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The Supreme Court on Monday will hear arguments in a case involving a high school football coach who had conducted post-game prayers with his team.

The case will have a significant impact on how the court views the separation of church and state and school prayer.

Joe Kennedy, a football coach at Bremerton High School in Washington, had been praying at the 50-yard line since 2008 and was frequently joined – voluntarily – by players from his team as well as the opposing teams.

The Political Insider wrote in 2017 that officials had taken issue with the practice and Kennedy agreed to keep praying by himself.

“I really tried to meet with the school halfway with everything,” the coach said in an interview with Fox News at the time.  

“They didn’t want me to pray with the kids, and I said, ‘That’s fine. Your rules. But I’m not going to give up my beliefs just because it made somebody feel uncomfortable,’” he explained. “So I agreed that I would just do it by myself on the 50 alone, the way it first started out.”

RELATED: 9th Circuit Rules That Coach Who Prayed Violated the Constitution

Supreme Court Will hear Arguments Regarding Football Coach and Prayer

The Seattle-area school district has offered a different take on what happened regarding the football coach and his prayers.

Bremerton High directed Kennedy to stop the practice and, according to them, rather than continue praying quietly, Kennedy orchestrated a highly publicized effort to promote his perceived right to a religious demonstration at a school event. 

He reportedly defied the school’s order and was placed on administrative leave. Kennedy did not reapply for his job after his contract ended in 2015.

The school claimed the prayers violated school policy that prohibited staff from encouraging students to engage in such activity and noted one athlete – an atheist – felt that not participating would negatively affect his playing time.

The 9th Circuit Court of Appeals sided with the school in 2017, ruling that praying on a school football field is unconstitutional.

“When Kennedy kneeled and prayed on the fifty-yard line immediately after games while in view of students and parents, he spoke as a public employee, not as a private citizen, and his speech therefore was constitutionally unprotected,” the 9th Circuit panel of judges wrote.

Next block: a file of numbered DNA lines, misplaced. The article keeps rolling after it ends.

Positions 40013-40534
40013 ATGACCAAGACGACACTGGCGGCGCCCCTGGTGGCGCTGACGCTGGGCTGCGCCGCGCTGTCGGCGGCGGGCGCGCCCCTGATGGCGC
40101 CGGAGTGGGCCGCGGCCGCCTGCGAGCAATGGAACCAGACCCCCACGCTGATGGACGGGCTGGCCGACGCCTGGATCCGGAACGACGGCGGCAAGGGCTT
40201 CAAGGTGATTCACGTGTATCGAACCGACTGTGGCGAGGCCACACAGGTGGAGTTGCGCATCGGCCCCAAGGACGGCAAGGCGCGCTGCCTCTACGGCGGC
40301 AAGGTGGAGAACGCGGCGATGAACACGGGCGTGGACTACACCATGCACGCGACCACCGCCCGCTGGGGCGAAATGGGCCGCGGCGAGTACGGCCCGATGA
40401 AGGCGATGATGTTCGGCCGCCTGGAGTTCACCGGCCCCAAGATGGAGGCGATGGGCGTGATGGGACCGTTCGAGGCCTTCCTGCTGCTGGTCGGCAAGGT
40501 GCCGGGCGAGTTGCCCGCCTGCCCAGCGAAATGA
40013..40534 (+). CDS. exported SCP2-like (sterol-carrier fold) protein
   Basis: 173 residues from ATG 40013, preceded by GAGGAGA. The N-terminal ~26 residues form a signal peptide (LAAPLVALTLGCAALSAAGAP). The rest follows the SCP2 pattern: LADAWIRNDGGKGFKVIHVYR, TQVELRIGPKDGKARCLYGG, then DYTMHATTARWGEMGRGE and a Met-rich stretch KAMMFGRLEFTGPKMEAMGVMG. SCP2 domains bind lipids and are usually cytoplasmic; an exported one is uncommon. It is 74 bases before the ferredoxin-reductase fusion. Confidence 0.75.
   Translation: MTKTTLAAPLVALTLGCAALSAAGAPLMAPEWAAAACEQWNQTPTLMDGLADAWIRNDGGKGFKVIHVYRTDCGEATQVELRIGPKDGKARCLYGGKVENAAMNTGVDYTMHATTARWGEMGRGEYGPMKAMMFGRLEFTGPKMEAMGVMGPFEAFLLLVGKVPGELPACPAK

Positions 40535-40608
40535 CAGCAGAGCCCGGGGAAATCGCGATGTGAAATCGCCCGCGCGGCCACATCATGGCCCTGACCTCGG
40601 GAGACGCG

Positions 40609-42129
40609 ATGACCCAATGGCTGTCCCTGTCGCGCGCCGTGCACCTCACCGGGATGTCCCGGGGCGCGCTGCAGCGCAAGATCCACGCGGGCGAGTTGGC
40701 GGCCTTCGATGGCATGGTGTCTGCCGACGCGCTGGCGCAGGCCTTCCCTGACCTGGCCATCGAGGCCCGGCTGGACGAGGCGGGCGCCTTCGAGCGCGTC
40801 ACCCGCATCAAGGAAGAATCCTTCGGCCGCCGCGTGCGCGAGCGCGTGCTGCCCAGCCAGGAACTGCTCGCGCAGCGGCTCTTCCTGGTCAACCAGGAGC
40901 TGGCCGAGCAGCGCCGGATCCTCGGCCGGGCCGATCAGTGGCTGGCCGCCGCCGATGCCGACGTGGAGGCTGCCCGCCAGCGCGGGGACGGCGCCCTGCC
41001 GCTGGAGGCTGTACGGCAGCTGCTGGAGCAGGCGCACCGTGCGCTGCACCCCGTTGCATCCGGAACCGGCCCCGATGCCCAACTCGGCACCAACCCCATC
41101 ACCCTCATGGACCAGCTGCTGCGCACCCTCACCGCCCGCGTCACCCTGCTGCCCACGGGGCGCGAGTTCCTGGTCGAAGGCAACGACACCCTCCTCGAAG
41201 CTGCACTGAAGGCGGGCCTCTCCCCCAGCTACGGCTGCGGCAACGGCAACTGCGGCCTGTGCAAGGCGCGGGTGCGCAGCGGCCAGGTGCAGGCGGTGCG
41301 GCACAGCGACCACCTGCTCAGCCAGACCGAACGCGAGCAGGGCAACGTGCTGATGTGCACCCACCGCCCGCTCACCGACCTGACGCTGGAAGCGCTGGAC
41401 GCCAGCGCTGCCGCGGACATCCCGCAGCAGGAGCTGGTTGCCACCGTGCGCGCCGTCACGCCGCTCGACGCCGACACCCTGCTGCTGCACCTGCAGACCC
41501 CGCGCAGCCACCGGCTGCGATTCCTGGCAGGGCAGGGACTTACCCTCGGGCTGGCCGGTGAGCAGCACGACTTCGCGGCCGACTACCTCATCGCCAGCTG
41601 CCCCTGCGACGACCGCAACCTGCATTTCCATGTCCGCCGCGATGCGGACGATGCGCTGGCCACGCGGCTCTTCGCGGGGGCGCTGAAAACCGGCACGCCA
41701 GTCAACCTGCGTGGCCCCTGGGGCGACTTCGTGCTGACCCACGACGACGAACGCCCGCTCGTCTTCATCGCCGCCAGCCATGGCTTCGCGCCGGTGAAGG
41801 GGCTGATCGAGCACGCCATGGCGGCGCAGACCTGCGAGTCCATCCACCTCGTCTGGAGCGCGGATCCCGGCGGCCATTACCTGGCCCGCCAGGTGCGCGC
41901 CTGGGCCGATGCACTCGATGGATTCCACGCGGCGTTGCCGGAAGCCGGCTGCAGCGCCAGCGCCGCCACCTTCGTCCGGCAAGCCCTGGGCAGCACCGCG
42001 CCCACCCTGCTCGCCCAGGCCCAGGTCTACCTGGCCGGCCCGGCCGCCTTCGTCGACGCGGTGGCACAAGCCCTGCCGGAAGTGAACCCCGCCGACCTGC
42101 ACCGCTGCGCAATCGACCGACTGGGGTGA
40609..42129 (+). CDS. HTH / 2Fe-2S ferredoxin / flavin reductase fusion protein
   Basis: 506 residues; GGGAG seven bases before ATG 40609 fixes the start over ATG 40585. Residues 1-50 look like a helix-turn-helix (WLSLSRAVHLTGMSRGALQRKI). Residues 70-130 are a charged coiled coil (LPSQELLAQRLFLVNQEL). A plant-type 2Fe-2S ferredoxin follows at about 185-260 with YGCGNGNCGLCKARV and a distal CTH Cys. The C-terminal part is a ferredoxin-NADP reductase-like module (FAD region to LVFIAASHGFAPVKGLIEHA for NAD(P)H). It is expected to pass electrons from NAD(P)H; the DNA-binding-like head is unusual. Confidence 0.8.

RELATED: Submitting to Government Doesn’t Mean Surrendering Constitutional Rights

‘Pretty Cool’

Remarkably, the entire conflict began when an opposing coach told the Bremerton High School principal that he thought it was “pretty cool” that the school allowed Kennedy to allow the prayer after the football coach asked if any opposing players wanted to join him.

The American Center for Law and Justice, led by Trump-allied lawyer Jay Sekulow, is backing Kennedy by suggesting the Supreme Court should right the wrongs of its landmark 1971 ruling in Lemon v. Kurtzman.

The case established a legal test for gauging church-state separation under the First Amendment’s Establishment Clause.

The separation of church and state is something that was never intended to remove religion from schools but is nonetheless cited in even the most mundane things atheists find offensive.

Like a coach praying, as many coaches and players have done across all levels of athletic competition for eons.

As former Senator Rick Santorum once wrote, “The idea of strict or absolute separation of church and state is not and never was the American model.”

The American Civil Liberties Union (ACLU) has argued in favor of the school, suggesting the Supreme Court should uphold the 9th Circuit ruling.

“Public schools must welcome students of all religions and those of none,” the group wrote in an amicus brief. “That obligation is compromised when school officials take it upon themselves to convey (whether intentionally or not) religious messages.”

President Biden took a different view on the campaign trail in 2020, said he wished schools in America taught their students more about Islam.

“I wish we taught more in our schools about the Islamic faith,” he told supporters at a summit of Muslim voters. “I wish we talked about all the great confessional faiths. It’s one of the great confessional faiths.”

Islam should be taught in schools, but a football coach engaged in Christian prayers after a game? We can’t have that.

The Supreme Court will hear arguments in the case on Monday. A decision will likely come sometime this summer.